Complete PSYC1020 notes

9 Pages
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Department
Psychology
Course Code
PSYC1020
Professor
Prof John Mc Lean

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Description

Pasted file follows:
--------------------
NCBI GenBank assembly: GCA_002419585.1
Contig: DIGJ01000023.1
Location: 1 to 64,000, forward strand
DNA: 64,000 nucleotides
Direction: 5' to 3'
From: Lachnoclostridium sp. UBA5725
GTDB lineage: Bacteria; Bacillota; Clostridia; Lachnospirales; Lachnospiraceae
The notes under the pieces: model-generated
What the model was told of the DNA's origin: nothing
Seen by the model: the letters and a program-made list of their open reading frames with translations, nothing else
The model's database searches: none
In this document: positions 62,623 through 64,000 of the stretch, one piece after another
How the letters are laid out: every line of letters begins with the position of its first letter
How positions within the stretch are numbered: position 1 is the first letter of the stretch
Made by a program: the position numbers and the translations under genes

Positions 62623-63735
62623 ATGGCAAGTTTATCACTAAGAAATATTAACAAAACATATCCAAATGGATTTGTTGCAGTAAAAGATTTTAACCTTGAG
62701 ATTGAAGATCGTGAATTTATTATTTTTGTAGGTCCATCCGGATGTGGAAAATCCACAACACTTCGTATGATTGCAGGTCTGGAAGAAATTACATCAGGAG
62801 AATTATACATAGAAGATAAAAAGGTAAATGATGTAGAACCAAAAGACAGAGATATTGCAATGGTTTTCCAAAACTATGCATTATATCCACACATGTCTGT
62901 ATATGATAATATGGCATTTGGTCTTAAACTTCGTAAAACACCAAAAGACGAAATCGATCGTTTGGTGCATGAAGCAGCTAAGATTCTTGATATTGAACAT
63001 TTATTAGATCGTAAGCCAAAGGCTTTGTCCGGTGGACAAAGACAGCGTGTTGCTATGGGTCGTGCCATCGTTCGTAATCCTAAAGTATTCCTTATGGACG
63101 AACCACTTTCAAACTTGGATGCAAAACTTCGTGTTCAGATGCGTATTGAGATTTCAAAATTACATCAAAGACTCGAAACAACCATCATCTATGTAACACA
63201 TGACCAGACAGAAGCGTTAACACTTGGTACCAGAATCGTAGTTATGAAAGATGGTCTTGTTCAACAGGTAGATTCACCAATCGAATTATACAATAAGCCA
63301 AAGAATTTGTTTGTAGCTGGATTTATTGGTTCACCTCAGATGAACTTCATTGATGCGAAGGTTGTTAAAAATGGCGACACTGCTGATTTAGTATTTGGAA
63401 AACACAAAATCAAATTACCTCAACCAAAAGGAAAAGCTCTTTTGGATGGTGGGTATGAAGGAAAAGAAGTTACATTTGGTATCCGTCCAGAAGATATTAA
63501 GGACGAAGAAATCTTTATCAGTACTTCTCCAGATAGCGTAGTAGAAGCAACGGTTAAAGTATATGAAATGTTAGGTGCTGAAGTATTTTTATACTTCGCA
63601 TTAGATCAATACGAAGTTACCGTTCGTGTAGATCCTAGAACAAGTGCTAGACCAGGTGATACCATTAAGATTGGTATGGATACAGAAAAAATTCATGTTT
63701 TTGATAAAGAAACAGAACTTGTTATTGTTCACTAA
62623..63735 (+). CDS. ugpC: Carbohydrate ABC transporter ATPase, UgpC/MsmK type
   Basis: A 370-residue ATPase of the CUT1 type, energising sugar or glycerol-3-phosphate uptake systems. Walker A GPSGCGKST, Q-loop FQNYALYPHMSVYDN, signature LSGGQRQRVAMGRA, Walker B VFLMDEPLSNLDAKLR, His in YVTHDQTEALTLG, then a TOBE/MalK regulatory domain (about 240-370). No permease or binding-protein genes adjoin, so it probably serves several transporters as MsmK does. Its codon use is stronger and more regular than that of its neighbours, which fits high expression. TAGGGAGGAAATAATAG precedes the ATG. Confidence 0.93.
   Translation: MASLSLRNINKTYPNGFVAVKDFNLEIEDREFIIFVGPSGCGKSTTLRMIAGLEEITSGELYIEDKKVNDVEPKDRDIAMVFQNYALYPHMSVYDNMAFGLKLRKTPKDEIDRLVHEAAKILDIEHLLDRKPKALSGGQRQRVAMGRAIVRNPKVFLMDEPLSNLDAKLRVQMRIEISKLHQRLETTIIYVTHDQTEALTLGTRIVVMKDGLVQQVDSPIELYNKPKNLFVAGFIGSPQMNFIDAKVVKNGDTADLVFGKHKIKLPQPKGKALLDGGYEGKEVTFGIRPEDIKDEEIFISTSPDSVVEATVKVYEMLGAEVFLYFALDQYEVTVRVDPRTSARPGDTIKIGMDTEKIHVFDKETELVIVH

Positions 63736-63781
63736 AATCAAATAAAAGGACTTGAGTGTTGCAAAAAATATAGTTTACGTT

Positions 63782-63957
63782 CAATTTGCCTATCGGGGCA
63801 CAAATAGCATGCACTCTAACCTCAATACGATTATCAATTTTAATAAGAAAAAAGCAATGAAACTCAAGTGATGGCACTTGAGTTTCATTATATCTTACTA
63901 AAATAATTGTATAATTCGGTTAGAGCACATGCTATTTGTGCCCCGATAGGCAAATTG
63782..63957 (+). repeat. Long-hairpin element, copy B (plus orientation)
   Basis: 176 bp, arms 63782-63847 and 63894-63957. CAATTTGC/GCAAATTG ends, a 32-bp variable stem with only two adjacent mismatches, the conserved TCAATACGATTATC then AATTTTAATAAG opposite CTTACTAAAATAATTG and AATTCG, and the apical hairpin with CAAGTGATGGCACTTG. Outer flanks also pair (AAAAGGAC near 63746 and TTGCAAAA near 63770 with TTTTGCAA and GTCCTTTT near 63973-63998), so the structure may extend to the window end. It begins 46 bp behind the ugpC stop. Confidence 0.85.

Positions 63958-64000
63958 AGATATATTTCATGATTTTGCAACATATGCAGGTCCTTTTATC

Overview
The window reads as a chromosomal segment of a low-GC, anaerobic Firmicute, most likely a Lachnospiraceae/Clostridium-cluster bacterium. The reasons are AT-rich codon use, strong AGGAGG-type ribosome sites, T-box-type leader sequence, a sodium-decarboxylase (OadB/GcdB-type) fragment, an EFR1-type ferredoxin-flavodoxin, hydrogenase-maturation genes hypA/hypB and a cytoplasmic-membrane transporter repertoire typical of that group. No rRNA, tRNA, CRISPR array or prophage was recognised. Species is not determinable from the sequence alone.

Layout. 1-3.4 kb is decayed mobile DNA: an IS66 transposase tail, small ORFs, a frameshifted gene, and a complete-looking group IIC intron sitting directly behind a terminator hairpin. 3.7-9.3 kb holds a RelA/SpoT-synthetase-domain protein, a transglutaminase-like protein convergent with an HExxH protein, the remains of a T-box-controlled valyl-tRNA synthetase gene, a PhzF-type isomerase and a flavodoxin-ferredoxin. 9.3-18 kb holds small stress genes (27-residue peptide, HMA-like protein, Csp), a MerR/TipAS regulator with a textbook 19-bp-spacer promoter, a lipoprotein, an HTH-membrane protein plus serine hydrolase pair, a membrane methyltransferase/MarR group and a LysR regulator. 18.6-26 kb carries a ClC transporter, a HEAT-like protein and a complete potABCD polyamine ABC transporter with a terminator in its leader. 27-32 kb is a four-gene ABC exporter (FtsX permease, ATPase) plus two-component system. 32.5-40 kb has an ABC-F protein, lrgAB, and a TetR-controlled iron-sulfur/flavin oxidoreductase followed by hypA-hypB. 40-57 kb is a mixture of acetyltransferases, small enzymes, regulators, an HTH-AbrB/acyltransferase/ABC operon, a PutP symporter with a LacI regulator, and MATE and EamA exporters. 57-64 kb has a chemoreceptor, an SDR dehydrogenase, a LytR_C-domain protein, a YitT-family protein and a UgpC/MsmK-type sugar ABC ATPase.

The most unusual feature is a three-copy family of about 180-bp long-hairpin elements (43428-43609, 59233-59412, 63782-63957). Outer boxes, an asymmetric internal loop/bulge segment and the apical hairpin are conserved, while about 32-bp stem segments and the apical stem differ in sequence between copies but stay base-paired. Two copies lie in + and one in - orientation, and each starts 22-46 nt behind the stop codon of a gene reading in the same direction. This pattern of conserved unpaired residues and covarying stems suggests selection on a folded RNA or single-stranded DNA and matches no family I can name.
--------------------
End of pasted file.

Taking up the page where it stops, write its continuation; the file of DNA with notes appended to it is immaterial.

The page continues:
PSYC1020 MENTAL PROCESSING Top-down processing/Mental set: What one already knows and what one presently thinks has a direct impact on how you absorb, interpret and act upon new information  We have some degree of control over these voluntary processes  Mondegreen: misperceptions of song lyrics PARADIGMS Paradigm: a perspective, approach or frame of reference in regards to subject matter, methods or concept Biological Subject matter Scientific study of biological basis of behaviour Specific focus Behavioural and cognitive topics Methods Experimental, case study, correlational Language & concepts Biological terms Root metaphor Biological machine Intellectual Neuroanatomy and physiology, behaviourism, cognitive perspectives influences Cognitive Subject matter Scientific study of mental processes (as shown in behaviour) Specific focus Attention, memory, thinking processes Methods Experimental (mostly human) Language & concepts Input, output, codes, memory stores Root metaphor Programmed computer Intellectual Mentalism, Behaviourism, computer science influences Behavioural Subject matter Scientific study of behaviour Specific focus Learning Methods Experimental (mostly animal) Language & concepts Stimulus, response, conditioning, reinforcement, shaping Root metaphor Blank state, lump of clay Intellectual Mentlaism, Darwinian biology influences Psychodynamic Subject matter Study of conscious and unconscious processes as seen in ‘mental illness’ Specific focus Mental illness Methods Case history Language & concepts Ego, Id, Superego, Defence Mechanisms Root metaphor Psychological condition is like mental illness, fluid dynamics Intellectual Philosophy, Victorian culture, Darwinian struggle influences Humanistic Subject matter Study of conscious human experience Specific focus Individual awareness, conscious choices, well-being Methods Case history Language & concepts Personal growth, self-actualisation, awareness, transcendence, human potential Root metaphor Growth Intellectual Behavioural, Existentialism, ‘Eastern’ philosophies influences STRUCTURE OF THE HUMAN BRAIN Multi-layered: youngest (exterior) – oldest (interior) Weighs about 1.36 kg Complexity of brain is related to its organisation rather than size  Intelligence best indexed by the complexity of the cortical bulges (gyri) and indentations (sulci)  Long stretch of fibre in human brain creates more folds Neuroanatomical references Sagittal: lateral view; into left and right down longitudinal fissure (used in MRI) Coronal: from above; into anterior and posterior (front and back) Horizontal: axial slice; into superior and inferior (top and bottom) Basic divisions  Hemispheres are asymmetrical and divided by longitudinal fissure  Hemispheres connected by ‘corpus callosum’ (a bundle of nerve axon fibres) Cyroarchitectonics: division of brain based on differences in structure of stained tissue FUNCTION OF THE HUMAN BRAIN Brodmann’s guess: Structural differences may reflect functional differences Broca’s area: speech production Wernicke’s area: language comprehension Cortexes of the brain Frontal cortex  Located anterior to the central sulcus  ‘Executive functions’  Plays an integral role in: - Reasoning, planning, problem-solving - Parts of speech and movement (motor cortex) - Emotions Phineas Gage: metal pole went through frontal cortex and was physically unaffected but had changed personality completely Cerebral cortex  Outermost layer of grey mater (about 3mm)  Divided into 6 layers  Where most functioning occurs Motor cortex  Located anterior to central sulcus (pre-central gyrus)  Cortical site involved with controlling body movements  Sends signals to other areas of the brain for voluntary movement initiation  Parts of body that require more fine-tuned movement represented more on cortex Somatosensory (parietal) cortex  Located posterior to the central sulcus (post-central gyrus)  Receives signals from other brain regions for sensory perception of stimuli related to touch, pressure, temperature and pain  Involved in spatial awareness  More sensitive areas of body represented more on cortex Occipital (visual) cortex  Located at posterior part of brain  Concerned with many aspects of vision  Processes form  Motion  Orientation  Colour  Dimensions  Integrates into ‘whole’ picture that we see Temporal (auditory) cortex  Inferior to the lateral sulcus  Contains Wernicke’s area  Concerned with perception and recognition of - Auditory stimuli i.e. hearing, sound frequency - Aspects of language i.e. prosody, comprehension - Links to memory Cerebellum  Coordinates movement and balance  Coordinates complex movements (via sensory feedback)  Stores procedural memories (fine motor learning)  More neurons than entire brain The Limbic system Loosely connected network of structures which plays a role in learning, memory and expression of emotion Amygdala  Serves a vital role in processing emotional information, particularly learning of fear responses  Learning and remembering emotionally significant events Hippocampus  Important role in memory, particularly consolidation of new memories  Converting short-term memory into long-term memory  Damage means one may not be able to retain memories Hypothalamus  Helps maintains steady internal state - Regulates body temperature, appetite, sexual behaviour and electrolyte balance Thalmus  Brain’s ‘sensory switchboard’  Relays sensory messages to the cortex Brainstem  Reticular formation - Controls arousal (i.e. alertness, sleep-wake cycle)  Medulla Oblongata - Anatomical functions such as heart rate, breathing, blood pressure Psychopathy and empathy (Meffert, 2013) Psychopaths have ability to feel empathy but also control it  Empathy activated more strongly when instructed to do so CELLULAR ANATOMY OF THE BRAIN Billions of cells (10 ) 2 categories: neurons & glial cells Neurons Responsible for processing information ~100 billion in adult brain  Soma (cell body) – INPUT - Contains nucleus and structures for cell function  Dendrites – INPUT - Unique to neurons - Receives signals - Can contact 100+ other neurons  Axon – CONDUCTING - Unique to neurons - 1 axon per cell - Integrates inputs and decides outputs - Sends signals through nodes of Ranvier  Terminal boutons – OUTPUT - Form synapses with other neurons - Secretes neurotransmitters into synaptic space when reached by an action potential Glial cells Provides physical structure and support for neurons  Astrocytes - Provide structural integrity - Create ‘blood-brain barrier’ by sealing off capillaries - Detect input and regulate neurons accordingly - Nourish neurons by sucking up nutrients from blood stream to neurons  Microglia - Protects brain from invading microorganisms - Engulf and remove dead or damaged neurons - Activated during inflammatory reactions  Oligodendrocytes - Produce fatty substance called myelin which wraps several times around axons - Each can myelinate several axons in the brain Relay race Signals pass across synapse in one direction 1. Electrical potential received at postsynaptic neuron through dendrite 2. Action potential generated at axon hillock and transmitted down axon 3. Neurotransmitters secreted in vesicles and passed to dendrites of next axon 4. Presynaptic neuron conducts signal towards a synapse NEURON COMMUNICATION Electrical signals (long distance within neurons) Chemical signals (short distance between neurons) Membrane potential: difference in electrical charge in cells  Messages transmitted as changes in membrane potential  Channels opened or closed in response to changes in voltage Resting potential: difference in chemical composition inside and outside cell at rest  Result of concentrations of potassium (K+), chloride (Cl-), sodium (Na+) and negative protein ions  Usually -70mV (due to negative ions inside cell)  More potassium inside cell; more sodium outside cell Action potentials Operate on all-or-none principle 1. Regulating ion flow creates a resting membrane potential 2. Excitatory and inhibitory messages from other neurons change resting potential 3. If resting potential exceeds a threshold (~-55mV) action potential is activated 4. Rapid depolarization as sodium ions enter cell 5. Hyperpolarisation returns cell to resting potential following an undershoot 6.